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Wählby, Carolina
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Publications (10 of 86) Show all publications
Zhang, H., Ericsson, M., Virtanen, M., Weström, S., Wählby, C., Vahlquist, A. & Törmä, H. (2018). Quantitative image analysis of protein expression and colocalisation in skin sections [Letter to the editor]. Experimental dermatology, 27(2), 196-199
Open this publication in new window or tab >>Quantitative image analysis of protein expression and colocalisation in skin sections
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2018 (English)In: Experimental dermatology, ISSN 0906-6705, E-ISSN 1600-0625, Vol. 27, no 2, p. 196-199Article in journal, Letter (Refereed) Published
Abstract [en]

Immunofluorescence (IF) and in situ proximity ligation assay (isPLA) are techniques that are used for in situ protein expression and colocalisation analysis, respectively. However, an efficient quantitative method to analyse both IF and isPLA staining on skin sections is lacking. Therefore, we developed a new method for semi-automatic quantitative layer-by-layer measurement of protein expression and colocalisation in skin sections using the free open-source software CellProfiler. As a proof of principle, IF and isPLA of ichthyosis-related proteins TGm-1 and SDR9C7 were examined. The results indicate that this new method can be used for protein expression and colocalisation analysis in skin sections.

National Category
Biomedical Laboratory Science/Technology Medical Image Processing
Research subject
Computerized Image Processing
Identifiers
urn:nbn:se:uu:diva-338544 (URN)10.1111/exd.13457 (DOI)000423679700014 ()
Projects
Inherited skin disorders
Funder
Swedish Research Council, K2013-57x-22309-3
Available from: 2018-01-09 Created: 2018-01-10 Last updated: 2018-03-07Bibliographically approved
Matuszewski, D. J., Hast, A., Wählby, C. & Sintorn, I.-M. (2017). A short feature vector for image matching: The Log-Polar Magnitude feature descriptor. PLoS ONE, 12(11), Article ID e0188496.
Open this publication in new window or tab >>A short feature vector for image matching: The Log-Polar Magnitude feature descriptor
2017 (English)In: PLoS ONE, ISSN 1932-6203, E-ISSN 1932-6203, Vol. 12, no 11, article id e0188496Article in journal (Refereed) Published
Abstract [en]

The choice of an optimal feature detector-descriptor combination for image matching often depends on the application and the image type. In this paper, we propose the Log-Polar Magnitude feature descriptor—a rotation, scale, and illumination invariant descriptor that achieves comparable performance to SIFT on a large variety of image registration problems but with much shorter feature vectors. The descriptor is based on the Log-Polar Transform followed by a Fourier Transform and selection of the magnitude spectrum components. Selecting different frequency components allows optimizing for image patterns specific for a particular application. In addition, by relying only on coordinates of the found features and (optionally) feature sizes our descriptor is completely detector independent. We propose 48- or 56-long feature vectors that potentially can be shortened even further depending on the application. Shorter feature vectors result in better memory usage and faster matching. This combined with the fact that the descriptor does not require a time-consuming feature orientation estimation (the rotation invariance is achieved solely by using the magnitude spectrum of the Log-Polar Transform) makes it particularly attractive to applications with limited hardware capacity. Evaluation is performed on the standard Oxford dataset and two different microscopy datasets; one with fluorescence and one with transmission electron microscopy images. Our method performs better than SURF and comparable to SIFT on the Oxford dataset, and better than SIFT on both microscopy datasets indicating that it is particularly useful in applications with microscopy images.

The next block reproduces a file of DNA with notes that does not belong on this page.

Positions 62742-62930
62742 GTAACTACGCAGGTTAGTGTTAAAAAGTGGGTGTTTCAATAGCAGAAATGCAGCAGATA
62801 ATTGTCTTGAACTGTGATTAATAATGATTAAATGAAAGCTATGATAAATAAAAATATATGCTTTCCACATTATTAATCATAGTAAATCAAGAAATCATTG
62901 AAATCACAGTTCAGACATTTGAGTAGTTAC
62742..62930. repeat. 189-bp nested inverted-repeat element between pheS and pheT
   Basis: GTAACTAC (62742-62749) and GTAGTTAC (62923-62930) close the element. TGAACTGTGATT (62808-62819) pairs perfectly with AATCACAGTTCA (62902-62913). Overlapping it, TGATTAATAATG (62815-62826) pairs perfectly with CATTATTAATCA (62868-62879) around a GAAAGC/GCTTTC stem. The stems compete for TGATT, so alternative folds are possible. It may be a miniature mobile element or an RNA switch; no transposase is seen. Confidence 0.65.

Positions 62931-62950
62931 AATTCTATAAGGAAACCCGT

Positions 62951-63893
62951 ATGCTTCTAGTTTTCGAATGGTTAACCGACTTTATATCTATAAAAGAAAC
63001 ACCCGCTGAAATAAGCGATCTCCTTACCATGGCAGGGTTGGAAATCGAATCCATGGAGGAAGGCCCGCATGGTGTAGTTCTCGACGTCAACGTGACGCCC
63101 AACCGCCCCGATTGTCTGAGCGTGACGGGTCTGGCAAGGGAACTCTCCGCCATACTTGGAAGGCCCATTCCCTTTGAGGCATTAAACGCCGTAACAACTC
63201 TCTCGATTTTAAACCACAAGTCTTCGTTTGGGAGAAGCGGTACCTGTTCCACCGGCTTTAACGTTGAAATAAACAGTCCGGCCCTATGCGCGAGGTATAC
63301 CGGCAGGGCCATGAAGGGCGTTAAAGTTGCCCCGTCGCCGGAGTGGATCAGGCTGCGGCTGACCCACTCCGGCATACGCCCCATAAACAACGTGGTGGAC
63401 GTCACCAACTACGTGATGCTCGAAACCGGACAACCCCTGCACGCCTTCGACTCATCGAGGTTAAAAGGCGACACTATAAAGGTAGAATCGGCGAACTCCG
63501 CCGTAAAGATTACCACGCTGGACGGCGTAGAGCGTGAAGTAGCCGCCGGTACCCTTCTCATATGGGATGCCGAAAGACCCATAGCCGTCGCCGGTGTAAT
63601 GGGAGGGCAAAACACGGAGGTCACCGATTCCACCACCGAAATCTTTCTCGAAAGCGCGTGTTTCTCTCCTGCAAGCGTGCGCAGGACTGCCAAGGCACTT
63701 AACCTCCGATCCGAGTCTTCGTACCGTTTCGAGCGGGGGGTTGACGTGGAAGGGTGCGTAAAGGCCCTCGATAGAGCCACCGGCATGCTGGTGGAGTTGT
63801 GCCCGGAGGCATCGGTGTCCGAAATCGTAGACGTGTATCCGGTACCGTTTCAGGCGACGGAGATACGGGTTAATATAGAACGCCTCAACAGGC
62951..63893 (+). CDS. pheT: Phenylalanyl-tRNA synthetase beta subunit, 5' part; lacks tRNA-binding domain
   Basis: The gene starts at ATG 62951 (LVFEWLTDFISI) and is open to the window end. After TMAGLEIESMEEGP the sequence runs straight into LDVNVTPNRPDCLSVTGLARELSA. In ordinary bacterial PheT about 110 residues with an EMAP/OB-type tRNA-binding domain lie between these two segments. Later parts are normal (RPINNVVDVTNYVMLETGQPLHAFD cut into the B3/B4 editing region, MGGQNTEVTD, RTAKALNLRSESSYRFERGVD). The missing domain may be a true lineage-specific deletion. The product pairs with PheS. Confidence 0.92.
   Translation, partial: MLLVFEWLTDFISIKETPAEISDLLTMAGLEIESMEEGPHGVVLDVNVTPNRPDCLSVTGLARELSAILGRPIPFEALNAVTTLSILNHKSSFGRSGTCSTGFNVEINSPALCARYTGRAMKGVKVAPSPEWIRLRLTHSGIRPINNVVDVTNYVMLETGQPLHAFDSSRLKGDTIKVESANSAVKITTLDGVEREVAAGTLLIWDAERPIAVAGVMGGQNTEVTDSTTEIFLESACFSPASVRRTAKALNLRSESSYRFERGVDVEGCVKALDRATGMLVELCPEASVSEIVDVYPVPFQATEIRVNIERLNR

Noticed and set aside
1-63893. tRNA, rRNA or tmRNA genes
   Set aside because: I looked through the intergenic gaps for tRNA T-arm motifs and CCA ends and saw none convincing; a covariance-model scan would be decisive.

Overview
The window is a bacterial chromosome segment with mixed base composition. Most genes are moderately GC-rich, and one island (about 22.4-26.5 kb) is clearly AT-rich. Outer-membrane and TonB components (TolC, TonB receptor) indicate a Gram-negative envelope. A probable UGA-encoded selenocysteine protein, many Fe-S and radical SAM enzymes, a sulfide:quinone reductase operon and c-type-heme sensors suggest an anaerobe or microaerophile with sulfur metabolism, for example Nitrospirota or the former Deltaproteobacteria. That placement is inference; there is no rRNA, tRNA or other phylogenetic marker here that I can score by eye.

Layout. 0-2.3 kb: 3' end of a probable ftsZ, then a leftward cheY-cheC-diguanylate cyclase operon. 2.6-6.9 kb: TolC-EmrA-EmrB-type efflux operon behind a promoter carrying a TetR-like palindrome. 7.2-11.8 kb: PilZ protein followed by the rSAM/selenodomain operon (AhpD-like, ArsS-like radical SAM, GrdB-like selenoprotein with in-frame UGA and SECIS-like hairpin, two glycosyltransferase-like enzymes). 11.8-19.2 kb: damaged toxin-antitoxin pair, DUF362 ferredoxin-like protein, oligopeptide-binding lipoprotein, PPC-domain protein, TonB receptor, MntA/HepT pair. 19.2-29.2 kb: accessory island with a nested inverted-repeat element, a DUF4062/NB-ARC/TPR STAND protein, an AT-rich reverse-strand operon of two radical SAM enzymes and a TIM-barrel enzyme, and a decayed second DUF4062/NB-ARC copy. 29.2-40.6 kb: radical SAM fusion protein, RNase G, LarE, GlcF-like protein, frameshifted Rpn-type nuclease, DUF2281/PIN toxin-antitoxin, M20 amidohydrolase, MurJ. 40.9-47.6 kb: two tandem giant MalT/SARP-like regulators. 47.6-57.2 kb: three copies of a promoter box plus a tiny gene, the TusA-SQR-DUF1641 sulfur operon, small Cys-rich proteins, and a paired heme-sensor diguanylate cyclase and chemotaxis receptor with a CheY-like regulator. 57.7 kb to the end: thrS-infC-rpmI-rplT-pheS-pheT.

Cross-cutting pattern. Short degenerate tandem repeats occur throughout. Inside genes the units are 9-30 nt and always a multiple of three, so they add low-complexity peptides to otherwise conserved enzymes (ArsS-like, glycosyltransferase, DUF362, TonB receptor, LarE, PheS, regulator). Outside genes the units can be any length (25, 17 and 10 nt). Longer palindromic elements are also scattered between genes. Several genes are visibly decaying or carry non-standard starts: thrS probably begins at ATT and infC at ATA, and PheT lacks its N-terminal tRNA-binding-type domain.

National Category
Other Engineering and Technologies
Identifiers
urn:nbn:se:uu:diva-335460 (URN)10.1371/journal.pone.0188496 (DOI)000416841900060 ()
Funder
EU, European Research Council, ERC-CoG-2015Swedish Research Council, 2014-6075
Available from: 2017-12-05 Created: 2017-12-05 Last updated: 2018-03-09Bibliographically approved
Bombrun, M., Ranefall, P. & Wählby, C. (2017). A web application to analyse and visualize digital images at multiple resolutions. In: : . Paper presented at 3rd Digital Pathology Congress.
Open this publication in new window or tab >>A web application to analyse and visualize digital images at multiple resolutions
2017 (English)Conference paper, Poster (with or without abstract) (Other academic)
Abstract [en]

Computerised image processing and automated quantification of cell and tissue morphology are becoming important tools for complementing visual assessment when investigating disease and/or drug response. The distribution and organisation of cells in intact tissue samples provides a rich visual-cognitive combination of information at multiple resolutions. The lowest magnification describes specific architectural patterns in the global tissue organization. At the same time, new methods for in situ sequencing of RNA allows profiling of gene expression at cellular resolution. Analysis at multiple resolutions thus opens up for large-scale comparison of genotype and phenotype. Expressed genes are locally amplified by molecular probes and rolling circle amplification, and decoded by repeating the sequencing cycle for the four letters of the genetic code. Using image processing methodologies on these giga-pixel images (40000 x 48000 pixels), we have identified more than 40 genes in parallel in the same tissue sample. Here, we present an open-source tool which combines the quantification of cell and tissue morphology with the analysis of gene expression. Our framework builds on CellProfiler, a free and open-source software developed for image based screening, and our viewing platform allow experts to visualize both gene expression patterns and quantitative measurements of tissue morphology with different overlays, such as the commonly used H&E staining. Furthermore, the user can draw regions of interest and extract local statistics on gene expression and tissue morphology over large slide scanner images at different resolutions. The TissueMaps platform provides a flexible solution to support the future development of histopathology, both as a diagnostic tool and as a research field.